Those are both pretty common words, but i like the first one, and the memory of the mental image i got when i first came in contact with the second word still gives me a laugh.

Zanahoria_Picante 12-16-2010 04:10 AM

Re: Logophiles Unite!
 
Quote:

Originally Said by GoddessDivine (Post 367797)
^Doubt!:heart:

Bindle Stiff is a good one. I believe it is a tramp or bum.

Oh and I remember this word i had a chuckle at when i first took drama:

Vomitory which is of course a tunnel or stairway to seats in places like a theater.

Those are both pretty common words, but i like the first one, and the memory of the mental image i got when i first came in contact with the second word still gives me a laugh.

That is on my clone's and my "daily movie play list." Meaning, we have watched more times than is natural. <:)

Ha to "Bindle Stiff." And vomitory, for that matter. I actually don't think I've ever encountered the second one. It does conjure up some pretty funny images. :D

"Terribly sorry, have to run to the vomitory! Please forgive me."

Or perhaps as an adjective. ;P

Was that sort of the mental image you had? Or was it something...completely different?

Another that gets stuck in my head...

sanguine
–adjective

1. cheerfully optimistic, hopeful, or confident: a sanguine disposition; sanguine expectations.
2. reddish; ruddy: a sanguine complexion.
3. bloody; sanguinary.

ablethevoice 12-16-2010 10:46 AM

Re: Logophiles Unite!
 
Two words which come to mind:

Distaff:

1 a : a staff for holding the flax, tow, or wool in spinning
b : woman's work or domain
2 : the female branch or side of a family

Until i looked the word up, I didn't know that it also meant "woman's work" or a component of a spinning wheel, but I did know about def# 2.

Avuncular:

1: of or relating to an uncle

2: suggestive of an uncle especially in kindliness or geniality.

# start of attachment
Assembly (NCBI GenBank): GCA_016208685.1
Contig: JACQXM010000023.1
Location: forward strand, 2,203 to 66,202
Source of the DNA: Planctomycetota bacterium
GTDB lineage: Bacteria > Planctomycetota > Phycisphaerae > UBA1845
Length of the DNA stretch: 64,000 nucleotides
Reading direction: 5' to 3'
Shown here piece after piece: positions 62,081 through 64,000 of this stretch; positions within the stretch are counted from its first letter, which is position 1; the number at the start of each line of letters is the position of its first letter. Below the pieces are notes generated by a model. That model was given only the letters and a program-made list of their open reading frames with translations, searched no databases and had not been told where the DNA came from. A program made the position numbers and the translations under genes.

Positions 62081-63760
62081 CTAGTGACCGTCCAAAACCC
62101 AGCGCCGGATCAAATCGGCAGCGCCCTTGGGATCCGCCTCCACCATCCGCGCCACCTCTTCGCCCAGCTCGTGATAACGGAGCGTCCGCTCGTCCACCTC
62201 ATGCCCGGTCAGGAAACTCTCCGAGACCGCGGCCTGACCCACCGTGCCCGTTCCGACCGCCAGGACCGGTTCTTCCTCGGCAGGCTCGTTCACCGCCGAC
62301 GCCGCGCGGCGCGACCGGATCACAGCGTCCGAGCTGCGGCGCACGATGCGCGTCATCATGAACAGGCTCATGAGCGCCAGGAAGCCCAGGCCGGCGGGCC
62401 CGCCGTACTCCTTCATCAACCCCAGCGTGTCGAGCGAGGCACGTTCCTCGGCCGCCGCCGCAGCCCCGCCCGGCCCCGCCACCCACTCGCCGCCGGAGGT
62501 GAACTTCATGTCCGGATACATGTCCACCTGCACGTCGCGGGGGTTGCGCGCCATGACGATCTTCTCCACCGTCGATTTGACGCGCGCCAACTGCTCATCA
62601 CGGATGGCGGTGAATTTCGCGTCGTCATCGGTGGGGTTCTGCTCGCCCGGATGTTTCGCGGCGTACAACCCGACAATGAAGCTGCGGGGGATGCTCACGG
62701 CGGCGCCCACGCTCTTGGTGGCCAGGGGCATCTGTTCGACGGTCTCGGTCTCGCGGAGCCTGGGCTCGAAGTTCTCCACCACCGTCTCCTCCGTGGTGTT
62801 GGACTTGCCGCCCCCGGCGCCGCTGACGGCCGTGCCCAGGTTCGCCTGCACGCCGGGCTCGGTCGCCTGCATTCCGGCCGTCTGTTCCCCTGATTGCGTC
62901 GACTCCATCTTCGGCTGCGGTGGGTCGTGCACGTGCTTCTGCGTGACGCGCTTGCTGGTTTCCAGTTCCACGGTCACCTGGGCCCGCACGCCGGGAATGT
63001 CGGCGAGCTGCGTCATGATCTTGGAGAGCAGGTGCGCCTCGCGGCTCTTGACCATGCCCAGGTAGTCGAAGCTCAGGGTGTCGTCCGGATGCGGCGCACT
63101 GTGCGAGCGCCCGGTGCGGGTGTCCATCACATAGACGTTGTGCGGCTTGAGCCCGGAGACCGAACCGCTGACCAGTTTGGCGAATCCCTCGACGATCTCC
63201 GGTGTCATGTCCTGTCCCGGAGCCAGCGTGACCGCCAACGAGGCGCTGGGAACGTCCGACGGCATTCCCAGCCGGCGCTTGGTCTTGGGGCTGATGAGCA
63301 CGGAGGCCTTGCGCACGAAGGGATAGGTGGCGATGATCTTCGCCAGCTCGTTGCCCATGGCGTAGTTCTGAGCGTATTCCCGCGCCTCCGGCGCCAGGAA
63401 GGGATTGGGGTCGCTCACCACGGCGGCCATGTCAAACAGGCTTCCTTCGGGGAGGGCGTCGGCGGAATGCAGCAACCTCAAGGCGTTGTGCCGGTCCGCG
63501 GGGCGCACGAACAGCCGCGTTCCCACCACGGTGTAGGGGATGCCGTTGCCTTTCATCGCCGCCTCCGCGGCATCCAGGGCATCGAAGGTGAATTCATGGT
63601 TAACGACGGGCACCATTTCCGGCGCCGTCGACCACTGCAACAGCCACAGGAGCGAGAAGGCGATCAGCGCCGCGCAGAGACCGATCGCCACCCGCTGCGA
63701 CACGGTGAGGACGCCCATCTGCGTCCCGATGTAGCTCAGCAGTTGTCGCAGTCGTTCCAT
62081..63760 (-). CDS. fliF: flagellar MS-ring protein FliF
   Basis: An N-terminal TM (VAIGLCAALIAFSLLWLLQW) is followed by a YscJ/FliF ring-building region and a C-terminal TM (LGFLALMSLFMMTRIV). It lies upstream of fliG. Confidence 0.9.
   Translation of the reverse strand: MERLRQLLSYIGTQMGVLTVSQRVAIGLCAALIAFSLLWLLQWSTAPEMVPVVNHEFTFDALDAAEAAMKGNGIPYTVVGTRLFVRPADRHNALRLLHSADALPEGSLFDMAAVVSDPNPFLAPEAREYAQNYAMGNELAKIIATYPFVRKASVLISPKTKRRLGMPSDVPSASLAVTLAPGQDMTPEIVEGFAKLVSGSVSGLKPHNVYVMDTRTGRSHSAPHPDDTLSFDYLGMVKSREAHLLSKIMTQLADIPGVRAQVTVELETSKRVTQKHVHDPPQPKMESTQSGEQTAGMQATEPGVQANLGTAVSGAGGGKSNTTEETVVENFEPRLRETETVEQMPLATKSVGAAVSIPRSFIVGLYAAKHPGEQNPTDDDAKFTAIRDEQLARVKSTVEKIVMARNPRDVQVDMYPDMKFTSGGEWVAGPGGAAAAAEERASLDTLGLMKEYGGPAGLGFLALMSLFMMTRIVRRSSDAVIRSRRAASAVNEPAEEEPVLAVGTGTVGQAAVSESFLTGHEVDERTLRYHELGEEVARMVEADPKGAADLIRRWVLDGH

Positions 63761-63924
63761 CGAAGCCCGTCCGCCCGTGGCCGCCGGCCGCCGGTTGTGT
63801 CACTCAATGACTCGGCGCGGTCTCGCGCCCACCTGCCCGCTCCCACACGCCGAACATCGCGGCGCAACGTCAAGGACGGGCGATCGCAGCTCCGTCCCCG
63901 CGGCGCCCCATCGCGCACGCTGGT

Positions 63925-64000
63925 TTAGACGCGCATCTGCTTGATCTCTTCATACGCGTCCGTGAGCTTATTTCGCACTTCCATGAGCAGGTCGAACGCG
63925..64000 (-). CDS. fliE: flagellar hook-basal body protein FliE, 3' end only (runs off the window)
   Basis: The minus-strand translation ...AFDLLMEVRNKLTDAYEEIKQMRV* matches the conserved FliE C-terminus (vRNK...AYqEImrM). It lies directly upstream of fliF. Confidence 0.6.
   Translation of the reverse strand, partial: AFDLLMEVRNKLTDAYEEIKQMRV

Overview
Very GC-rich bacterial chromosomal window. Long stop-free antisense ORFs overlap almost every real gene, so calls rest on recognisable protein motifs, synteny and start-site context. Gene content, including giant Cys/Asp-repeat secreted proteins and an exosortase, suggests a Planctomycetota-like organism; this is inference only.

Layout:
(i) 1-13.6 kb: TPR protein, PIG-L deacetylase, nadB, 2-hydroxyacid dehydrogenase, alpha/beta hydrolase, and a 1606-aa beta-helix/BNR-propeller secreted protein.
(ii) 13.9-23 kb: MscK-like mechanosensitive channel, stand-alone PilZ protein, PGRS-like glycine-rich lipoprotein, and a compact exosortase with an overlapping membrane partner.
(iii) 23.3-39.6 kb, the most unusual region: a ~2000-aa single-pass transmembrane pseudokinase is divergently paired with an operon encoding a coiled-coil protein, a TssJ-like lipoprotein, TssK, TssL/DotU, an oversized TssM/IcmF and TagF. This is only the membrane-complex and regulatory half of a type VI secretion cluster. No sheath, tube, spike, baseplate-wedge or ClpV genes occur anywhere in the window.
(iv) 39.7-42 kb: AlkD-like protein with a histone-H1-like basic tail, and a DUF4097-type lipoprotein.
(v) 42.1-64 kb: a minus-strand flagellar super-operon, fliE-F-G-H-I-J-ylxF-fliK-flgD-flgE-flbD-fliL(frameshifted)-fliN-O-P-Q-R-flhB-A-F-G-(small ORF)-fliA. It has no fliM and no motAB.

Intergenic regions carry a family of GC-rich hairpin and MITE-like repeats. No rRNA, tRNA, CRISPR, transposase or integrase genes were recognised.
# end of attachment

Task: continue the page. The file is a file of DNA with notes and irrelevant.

~~~~~~~~~~

And a couple of words frequently used by H.P. Lovecraft in his works - words which I actually had to look up the first time I saw them in his stories because I'd never encountered them anywhere else prior to that:

Outré: : violating convention or propriety : bizarre

Eldritch: eerie, weird or spooky

That's all for the moment. I'll probably come up with a few more.

Yugoloth 12-16-2010 01:48 PM

Re: Logophiles Unite!
 
Invective/inˈvektiv/

Noun: Insulting, abusive, or highly critical language.

Zanahoria_Picante 12-16-2010 06:43 PM

Re: Logophiles Unite!
 
Quote:

Originally Said by ablethevoice (Post 367799)
Two words which come to mind:

Distaff:

1 a : a staff for holding the flax, tow, or wool in spinning
b : woman's work or domain
2 : the female branch or side of a family

Until i looked the word up, I didn't know that it also meant "woman's work" or a component of a spinning wheel, but I did know about def# 2.

Avuncular:

1: of or relating to an uncle

2: suggestive of an uncle especially in kindliness or geniality.

~~~~~~~~~~

And a couple of words frequently used by H.P. Lovecraft in his works - words which I actually had to look up the first time I saw them in his stories because I'd never encountered them anywhere else prior to that: